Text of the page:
Lebanon Reviewed by Jeff Meyers (Movie)
Set on the first day of the war in Lebanon, we’re crammed inside a rattling tank with four inexperienced Israeli soldiers who’ve been sent on a dangerous mission they don’t understand. Their only connection to the outside world is what’s on they hear on the unit radio, see through their gun sights, or learn from a brusque senior officer (Zohar Strauss) who drops in periodically with orders. Eventually, things run off the tactical rails as the unit gets lost in hostile territory, is forced to transport a Syrian prisoner, and must rely on the help of violent Phalangists to get them to safety. Paranoia and confusion quickly set in.
Wall Street: Money Never Sleeps Reviewed by Jeff Meyers (Movie)
Money Never Sleeps opens with Gordon Gecko released from jail and no one to pick him up. Flash forward seven years (yeah, it’s that kind of movie) and we meet Jake (Shia LaBeouf ), a young hotshot trader with dreams of fully funding a green fusion-energy company. The only problem is that his firm is choking on toxic assets and his beloved mentor (Frank Langella) commits suicide after a rival hedge-fund manager (Josh Brolin) guts the company. Jake’s also engaged to … wait for it … Gecko’s estranged daughter Winnie (Carey Mulligan). Meanwhile, Gordon has been peddling his book Is Greed Good? while lambasting 2008’s steroidal stock schemes. Jake, hoping for revenge against Brolin, enlists Gecko’s aid. But the master manipulator’s assistance comes with a price — he wants Jake to help him mend fences with Winnie. Is it fatherly love that motivates Gecko? Or something more calculating?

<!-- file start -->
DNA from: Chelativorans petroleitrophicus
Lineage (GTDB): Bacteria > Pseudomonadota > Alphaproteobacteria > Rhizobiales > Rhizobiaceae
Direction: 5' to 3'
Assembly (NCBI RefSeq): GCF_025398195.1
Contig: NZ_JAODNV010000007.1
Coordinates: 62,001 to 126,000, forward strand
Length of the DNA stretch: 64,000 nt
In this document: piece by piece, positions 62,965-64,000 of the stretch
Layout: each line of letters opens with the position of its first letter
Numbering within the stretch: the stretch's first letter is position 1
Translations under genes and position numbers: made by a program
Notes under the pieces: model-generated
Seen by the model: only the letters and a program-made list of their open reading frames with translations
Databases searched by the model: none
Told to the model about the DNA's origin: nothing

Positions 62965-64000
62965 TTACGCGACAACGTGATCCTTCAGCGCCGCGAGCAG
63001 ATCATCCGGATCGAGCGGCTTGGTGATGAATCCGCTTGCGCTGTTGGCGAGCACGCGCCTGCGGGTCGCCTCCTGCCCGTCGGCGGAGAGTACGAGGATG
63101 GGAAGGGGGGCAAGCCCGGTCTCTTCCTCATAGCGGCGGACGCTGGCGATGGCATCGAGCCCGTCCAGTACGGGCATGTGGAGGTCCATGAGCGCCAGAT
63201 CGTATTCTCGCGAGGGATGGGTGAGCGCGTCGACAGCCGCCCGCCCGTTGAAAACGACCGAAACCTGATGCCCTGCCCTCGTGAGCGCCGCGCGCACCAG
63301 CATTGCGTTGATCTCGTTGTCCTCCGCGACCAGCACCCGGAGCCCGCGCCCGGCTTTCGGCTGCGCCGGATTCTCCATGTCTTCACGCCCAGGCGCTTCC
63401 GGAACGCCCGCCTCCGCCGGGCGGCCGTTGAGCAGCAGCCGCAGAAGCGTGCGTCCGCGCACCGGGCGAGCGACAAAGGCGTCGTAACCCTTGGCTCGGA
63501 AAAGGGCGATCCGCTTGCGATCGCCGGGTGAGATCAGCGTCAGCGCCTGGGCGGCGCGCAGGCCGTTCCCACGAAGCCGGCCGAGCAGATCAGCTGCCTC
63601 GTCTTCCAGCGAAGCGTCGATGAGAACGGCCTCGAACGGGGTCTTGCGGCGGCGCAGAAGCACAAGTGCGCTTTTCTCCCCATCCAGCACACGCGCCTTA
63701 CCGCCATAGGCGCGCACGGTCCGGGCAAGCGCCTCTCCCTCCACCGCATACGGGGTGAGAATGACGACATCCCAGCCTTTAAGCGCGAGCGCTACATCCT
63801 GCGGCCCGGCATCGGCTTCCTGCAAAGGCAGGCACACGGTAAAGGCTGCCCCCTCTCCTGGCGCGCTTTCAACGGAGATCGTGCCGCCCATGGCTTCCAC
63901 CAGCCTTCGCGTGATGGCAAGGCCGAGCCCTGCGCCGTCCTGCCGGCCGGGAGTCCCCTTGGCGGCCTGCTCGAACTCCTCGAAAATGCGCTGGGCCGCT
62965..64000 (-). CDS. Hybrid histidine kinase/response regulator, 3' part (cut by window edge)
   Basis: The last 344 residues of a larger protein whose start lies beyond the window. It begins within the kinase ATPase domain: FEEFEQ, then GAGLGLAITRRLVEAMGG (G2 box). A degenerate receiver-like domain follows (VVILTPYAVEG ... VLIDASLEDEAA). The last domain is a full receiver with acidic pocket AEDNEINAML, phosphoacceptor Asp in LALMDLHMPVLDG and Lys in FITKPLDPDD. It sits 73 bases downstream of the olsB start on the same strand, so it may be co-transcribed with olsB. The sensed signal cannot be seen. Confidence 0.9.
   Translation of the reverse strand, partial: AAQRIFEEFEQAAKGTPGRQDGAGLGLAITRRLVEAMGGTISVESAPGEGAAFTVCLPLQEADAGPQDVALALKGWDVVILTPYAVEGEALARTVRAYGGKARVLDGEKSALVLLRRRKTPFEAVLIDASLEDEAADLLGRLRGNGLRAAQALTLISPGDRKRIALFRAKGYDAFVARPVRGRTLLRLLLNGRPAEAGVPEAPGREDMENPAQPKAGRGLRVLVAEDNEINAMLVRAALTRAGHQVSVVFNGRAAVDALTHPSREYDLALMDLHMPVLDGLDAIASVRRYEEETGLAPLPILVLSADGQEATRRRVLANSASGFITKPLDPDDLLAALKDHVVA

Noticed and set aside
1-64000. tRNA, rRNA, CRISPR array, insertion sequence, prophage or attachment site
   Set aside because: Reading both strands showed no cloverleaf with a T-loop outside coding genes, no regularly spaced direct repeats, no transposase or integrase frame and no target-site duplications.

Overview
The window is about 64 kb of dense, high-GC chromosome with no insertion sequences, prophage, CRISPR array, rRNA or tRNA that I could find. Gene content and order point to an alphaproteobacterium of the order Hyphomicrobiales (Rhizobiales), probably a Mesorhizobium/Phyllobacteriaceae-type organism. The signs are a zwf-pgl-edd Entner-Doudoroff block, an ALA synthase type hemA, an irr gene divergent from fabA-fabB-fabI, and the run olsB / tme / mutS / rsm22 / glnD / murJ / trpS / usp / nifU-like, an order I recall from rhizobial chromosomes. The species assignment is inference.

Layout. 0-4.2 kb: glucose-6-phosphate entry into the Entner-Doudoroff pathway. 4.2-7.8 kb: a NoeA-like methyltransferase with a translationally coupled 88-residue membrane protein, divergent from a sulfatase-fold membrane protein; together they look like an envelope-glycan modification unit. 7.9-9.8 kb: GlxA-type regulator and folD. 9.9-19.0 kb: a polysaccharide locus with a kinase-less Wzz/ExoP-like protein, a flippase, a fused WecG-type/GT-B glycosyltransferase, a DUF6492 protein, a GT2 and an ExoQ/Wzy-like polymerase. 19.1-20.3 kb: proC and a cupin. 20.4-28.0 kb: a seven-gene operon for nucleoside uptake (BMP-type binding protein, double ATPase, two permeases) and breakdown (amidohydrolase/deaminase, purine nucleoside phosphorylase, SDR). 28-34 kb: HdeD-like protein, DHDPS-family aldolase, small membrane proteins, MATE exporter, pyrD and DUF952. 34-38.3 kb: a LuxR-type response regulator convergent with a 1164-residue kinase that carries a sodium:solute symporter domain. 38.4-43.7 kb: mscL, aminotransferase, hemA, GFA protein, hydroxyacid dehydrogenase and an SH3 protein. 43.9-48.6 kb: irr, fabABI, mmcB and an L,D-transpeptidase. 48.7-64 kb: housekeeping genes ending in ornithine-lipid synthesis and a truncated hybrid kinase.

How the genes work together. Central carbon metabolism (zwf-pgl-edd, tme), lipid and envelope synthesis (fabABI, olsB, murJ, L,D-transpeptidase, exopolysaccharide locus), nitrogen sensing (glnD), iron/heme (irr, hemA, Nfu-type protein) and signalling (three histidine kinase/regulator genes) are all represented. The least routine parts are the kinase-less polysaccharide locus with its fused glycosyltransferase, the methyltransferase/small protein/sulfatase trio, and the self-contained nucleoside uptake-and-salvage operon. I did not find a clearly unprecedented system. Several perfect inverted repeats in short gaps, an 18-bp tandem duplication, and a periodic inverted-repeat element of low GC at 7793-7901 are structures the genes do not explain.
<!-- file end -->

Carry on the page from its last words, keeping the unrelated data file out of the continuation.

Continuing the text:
Lockhart's BBQ Reviewed by Mel Small (Restaurant)
Lockhart’s, named after a town reputed to be the barbecue capital of Texas, is in Royal Oak opposite City Hall. Handsomely retrofitted on the high-ceilinged first floor of an old bank building, with distressed brick framing huge picture windows that look out at the street traffic at the corner of Third and Williams, it can handle as many as 150 at its bare wooden tables. Diners are greeted with a complimentary mason jar full of spicy pickled vegetables, which is among the most incendiary preparations on the thin paper menu. In his stainless-steel open kitchen, Bubba turns out reasonably priced, hefty portions, with appetizers averaging around $8, sandwiches with one side around $9 and barbecue plates with two sides around $13. Among those appetizers, it is difficult to resist burnt ends, little brisket cubes that have been double-rubbed and double-smoked. The mains, served authentically on paper in metal trays and with a white bread sopper, involve brisket, ribs, pulled pork, sausage, chicken and ham, and combinations thereof, all smoked ever so slowly over local white oak and hickory. One can sample most of the meats in the “special” combo of brisket, half-rack of ribs, sausage and pulled pork. The thin slices of brisket are well-trimmed and tender, as are the ribs. Barbecue is best washed down with beer. All 15 beers on tap ($6.50 a pint) are from Michigan.